Life turns on a dime

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There comes a day in every adult’s life when they have to face the mortality of their own parents. Nothing you do in your life prepares you for the moment when you realize the person who was once so big, so tall, occasionally scary, usually loving, the one who knew all the answers has now become the child and you, the child, are now the one with the money and the answers and have to be in charge.

It is a dark day.

Mine came in December of 2003. I knew my dad had an incurable lung disease and I knew it was only a matter of time. I’d been out shopping that day, getting ready for Christmas when I came home and got “that call” on my answering machine. “We took dad to the hospital…”

He survived that round (barely) and lived just over another year. I spent that year flying back and forth to New Mexico and learned how to drop everything and go. Don’t think, just buy a one way plane ticket and go.

My dad passed in 2005 and so at two years out I was starting to feel a bit more relaxed. I will always fear the sound of the ringing phone, especially at night, but it has lessened some. My mother struggled for a while after my dad’s passing but had taken control of her life and moved into a community of active elderly people. Her health is good and she has my aunt and uncle to check in on her.

So this past week when my sister called and told me “mom doesn’t sound so good” and that she had been sick for two weeks, I was nervous, but not too upset. My mom is prone to flu and I was sure that was the case.

I put off calling her until Saturday. Talking to my mom is not to be taken lightly and must be done with a strength of ego and confidence because she will break them both down in an hour conversation.

Saturday I woke late, lazed in bed, then decided to call my mom and get it over with.

Only to find out my aunt was taking her to the hospital that day. She was convinced she had “Valley Fever” since they are doing construction next door to her apartment. The blood tests earlier this week said no. She’s had problems with ear tumors in the past, maybe it was that. It also shows all the signs of meningitis…..

So my sister and I geared up for the all too familiar. We both paid whatever insane fare the plane people wanted and flew out immediately.

The hospital sent her home with anti-nausea drugs and some incredibly powerful pain meds and set up a doctor appointment for tuesday. I’m going out of my mind because this could be anything from a really bad case of the flu to a really bad relapse of the tumors.

And I’ve spent the past two days tending to, arguing with, and caring for my elderly mother as though she were a child. Her snippy demand that my sister NOT take her temperature will go down in the annals of family lore……

With some pain meds, forcing liquids, getting her to eat and cleaning up her place, she seems to be back on her feet, wobbly, but upright. Don’t know if we are out of the woods. I do know that I don’t like being in this all too familiar place. And I’m sort of rebellious that I missed what looked to be a fine weekend.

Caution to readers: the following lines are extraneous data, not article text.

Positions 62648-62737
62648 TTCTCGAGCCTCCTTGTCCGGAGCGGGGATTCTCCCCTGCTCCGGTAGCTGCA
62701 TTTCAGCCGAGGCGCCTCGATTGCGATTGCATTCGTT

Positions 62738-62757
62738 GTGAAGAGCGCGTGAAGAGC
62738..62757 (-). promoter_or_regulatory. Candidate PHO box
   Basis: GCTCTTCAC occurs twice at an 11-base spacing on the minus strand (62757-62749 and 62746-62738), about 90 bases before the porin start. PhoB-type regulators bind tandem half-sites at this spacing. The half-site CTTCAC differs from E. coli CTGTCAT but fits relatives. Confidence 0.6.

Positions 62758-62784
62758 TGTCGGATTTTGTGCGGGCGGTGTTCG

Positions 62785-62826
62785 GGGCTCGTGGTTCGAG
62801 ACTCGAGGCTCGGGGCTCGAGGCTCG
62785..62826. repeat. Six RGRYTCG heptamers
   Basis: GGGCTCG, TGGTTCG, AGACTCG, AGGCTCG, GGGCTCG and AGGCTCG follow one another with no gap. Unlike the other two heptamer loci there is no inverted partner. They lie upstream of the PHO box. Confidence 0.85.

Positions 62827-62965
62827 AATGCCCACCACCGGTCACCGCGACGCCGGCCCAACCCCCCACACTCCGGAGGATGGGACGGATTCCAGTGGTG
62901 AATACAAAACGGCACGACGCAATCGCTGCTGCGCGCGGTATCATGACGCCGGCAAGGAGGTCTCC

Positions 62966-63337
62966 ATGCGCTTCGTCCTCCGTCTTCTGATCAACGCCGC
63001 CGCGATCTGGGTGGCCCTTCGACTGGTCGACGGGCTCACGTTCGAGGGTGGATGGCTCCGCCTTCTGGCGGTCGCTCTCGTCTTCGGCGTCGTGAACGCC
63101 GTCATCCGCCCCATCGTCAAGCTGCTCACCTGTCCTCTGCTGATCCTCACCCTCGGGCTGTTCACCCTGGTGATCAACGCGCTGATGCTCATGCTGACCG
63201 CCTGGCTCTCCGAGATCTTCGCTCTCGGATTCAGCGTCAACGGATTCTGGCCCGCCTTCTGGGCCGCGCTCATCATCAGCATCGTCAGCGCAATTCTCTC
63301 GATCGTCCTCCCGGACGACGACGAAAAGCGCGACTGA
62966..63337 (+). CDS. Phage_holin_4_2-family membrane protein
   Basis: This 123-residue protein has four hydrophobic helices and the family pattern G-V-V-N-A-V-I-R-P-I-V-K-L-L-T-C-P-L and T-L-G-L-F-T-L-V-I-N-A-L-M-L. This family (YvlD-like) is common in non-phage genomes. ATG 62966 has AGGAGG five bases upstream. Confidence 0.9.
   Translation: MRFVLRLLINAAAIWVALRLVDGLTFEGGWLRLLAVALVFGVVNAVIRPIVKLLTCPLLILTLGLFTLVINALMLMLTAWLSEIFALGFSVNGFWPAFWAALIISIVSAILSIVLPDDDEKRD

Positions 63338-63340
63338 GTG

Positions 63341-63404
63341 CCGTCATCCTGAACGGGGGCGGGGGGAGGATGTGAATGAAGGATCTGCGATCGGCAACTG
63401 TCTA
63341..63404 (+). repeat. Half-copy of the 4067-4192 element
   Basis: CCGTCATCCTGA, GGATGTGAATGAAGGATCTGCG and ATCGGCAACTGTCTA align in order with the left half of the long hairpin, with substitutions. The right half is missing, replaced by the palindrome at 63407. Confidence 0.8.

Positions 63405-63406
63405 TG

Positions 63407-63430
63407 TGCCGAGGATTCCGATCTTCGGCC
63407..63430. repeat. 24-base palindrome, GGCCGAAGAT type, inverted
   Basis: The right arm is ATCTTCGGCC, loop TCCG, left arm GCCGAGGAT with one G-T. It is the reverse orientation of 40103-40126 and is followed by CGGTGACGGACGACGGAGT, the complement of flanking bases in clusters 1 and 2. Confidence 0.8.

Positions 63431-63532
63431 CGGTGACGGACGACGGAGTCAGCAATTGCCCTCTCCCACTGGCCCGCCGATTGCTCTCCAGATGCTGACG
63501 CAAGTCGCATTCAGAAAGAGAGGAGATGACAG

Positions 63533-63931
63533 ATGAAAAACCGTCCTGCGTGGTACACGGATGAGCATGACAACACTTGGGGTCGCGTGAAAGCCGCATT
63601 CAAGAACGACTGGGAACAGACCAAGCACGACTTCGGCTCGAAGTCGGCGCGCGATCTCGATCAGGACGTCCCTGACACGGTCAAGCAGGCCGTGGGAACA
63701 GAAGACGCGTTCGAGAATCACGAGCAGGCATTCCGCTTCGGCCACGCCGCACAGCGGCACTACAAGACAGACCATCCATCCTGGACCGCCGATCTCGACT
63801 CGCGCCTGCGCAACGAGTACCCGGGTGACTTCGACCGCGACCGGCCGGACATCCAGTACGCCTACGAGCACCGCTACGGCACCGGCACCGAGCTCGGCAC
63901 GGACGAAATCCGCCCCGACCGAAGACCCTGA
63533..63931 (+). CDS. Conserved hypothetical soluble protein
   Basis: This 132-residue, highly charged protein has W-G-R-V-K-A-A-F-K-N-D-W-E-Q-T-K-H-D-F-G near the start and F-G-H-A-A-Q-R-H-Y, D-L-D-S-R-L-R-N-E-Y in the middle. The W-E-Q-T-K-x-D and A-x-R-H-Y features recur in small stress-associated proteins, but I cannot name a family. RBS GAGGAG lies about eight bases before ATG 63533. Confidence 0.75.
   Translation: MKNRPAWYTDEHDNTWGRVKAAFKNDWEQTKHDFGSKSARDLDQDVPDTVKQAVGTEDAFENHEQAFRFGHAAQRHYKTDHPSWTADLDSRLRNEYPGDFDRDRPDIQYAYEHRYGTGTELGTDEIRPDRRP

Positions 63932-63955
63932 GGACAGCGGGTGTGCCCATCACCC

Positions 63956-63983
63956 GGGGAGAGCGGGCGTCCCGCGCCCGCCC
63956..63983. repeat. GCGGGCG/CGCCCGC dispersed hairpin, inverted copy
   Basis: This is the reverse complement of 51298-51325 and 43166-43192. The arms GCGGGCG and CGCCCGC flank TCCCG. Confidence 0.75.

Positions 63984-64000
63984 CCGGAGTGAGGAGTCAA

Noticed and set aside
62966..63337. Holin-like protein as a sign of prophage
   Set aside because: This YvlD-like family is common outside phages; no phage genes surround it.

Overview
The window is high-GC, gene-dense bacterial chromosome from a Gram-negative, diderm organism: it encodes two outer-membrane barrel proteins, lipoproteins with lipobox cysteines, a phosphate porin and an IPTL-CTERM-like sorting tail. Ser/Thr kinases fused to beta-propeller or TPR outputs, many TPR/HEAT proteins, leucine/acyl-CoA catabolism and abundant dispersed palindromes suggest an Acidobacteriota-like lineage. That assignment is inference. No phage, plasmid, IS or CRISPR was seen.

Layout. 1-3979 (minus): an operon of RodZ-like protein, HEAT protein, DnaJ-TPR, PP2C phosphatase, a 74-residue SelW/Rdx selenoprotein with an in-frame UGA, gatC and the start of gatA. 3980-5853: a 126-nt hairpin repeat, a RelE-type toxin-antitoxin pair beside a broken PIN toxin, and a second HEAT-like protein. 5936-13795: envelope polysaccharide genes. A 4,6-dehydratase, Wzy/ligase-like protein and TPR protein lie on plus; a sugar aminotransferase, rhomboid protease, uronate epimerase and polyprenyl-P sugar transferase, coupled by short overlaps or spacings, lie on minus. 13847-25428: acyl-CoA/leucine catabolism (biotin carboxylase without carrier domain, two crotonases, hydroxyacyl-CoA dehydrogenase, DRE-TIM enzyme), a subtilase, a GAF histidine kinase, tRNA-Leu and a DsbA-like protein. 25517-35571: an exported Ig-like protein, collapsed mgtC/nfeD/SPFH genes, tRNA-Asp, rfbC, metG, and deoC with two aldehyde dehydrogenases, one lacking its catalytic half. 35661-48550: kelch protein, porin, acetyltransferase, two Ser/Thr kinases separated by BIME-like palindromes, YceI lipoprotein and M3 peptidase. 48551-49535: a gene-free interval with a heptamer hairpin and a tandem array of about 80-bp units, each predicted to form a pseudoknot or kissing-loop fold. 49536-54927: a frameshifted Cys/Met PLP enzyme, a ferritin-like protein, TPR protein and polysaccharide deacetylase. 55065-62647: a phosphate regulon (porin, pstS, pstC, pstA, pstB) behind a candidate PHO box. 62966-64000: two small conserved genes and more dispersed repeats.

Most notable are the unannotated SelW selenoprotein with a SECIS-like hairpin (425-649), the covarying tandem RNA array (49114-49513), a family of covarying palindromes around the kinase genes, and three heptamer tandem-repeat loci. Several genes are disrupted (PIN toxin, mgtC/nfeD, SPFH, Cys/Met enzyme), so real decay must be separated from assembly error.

But that’s my job as one of her three kids. I can’t abandon her, I can’t turn the other way. It’s the circle of life, right? Painful tho it may be.

In a few days I’ll go back to work and everything will be fine. But every time I have to drop everything and catch a plane to tend to a sick parent some part of me, some childhood wonder and joy goes dark.

The darkness of losing a parent is unlike anything I can describe. You simply, endure.

I don’t think I have to look at that yet. My mom will be kicking for a lot more years…but I wonder how many more times in the coming years I’ll be asked to hop a plane and “don’t think, just fly”.

For now, I’m ok. She’s ok. We’re…calm.

But it’s left me……

thoughtful

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  • Natalie

    Hmmm… after reading this, I’m thinkin’ “thoughtful” is contagious.
    This type of situation is one (of the many)reasons I decided to quit my job and move home. My mom is still quite young and robust but there have been a few blips on the radar causing me to have tremendous concern.
    I know how hard it is to be so far away and have to rely on other people to tell you what’s going on. It’s unnerving and upsets your whole life.
    I haven’t lost a parent… my mom is the only parent I know while my father, who lives in Vacaville, is someone who only occasionally shows-up in my life but always… always… from a distance.
    I’m glad ya’ll are okay and calm.
    I hope you can get your thoughts to settle and that your mom is truly back on her feet.
    One of the coolest things my mom ever did for me was to get long-term care insurance and make her best friend the executor of her will. She said she did this so I could deal with my emotions versus that “business of death or dying” and could deal with our stuff.
    But I’ve got to tell you… it was one of the weirdest conversations and “birthday” presents I’ve ever had from my mom.
    All the best to you… and your family.

  • Karen Fayeth

    Thanks, Natalie. I really appreciate the good words and good thoughts.

    I’m back in the Bay Area as work has kerploded on me. My brother is there now dealing with crazy vieja. She’s refusing to to go emergency despite the fact she NEEDS to be there.

    The saga continues. And I’m physically, mentally and morally exhausted……

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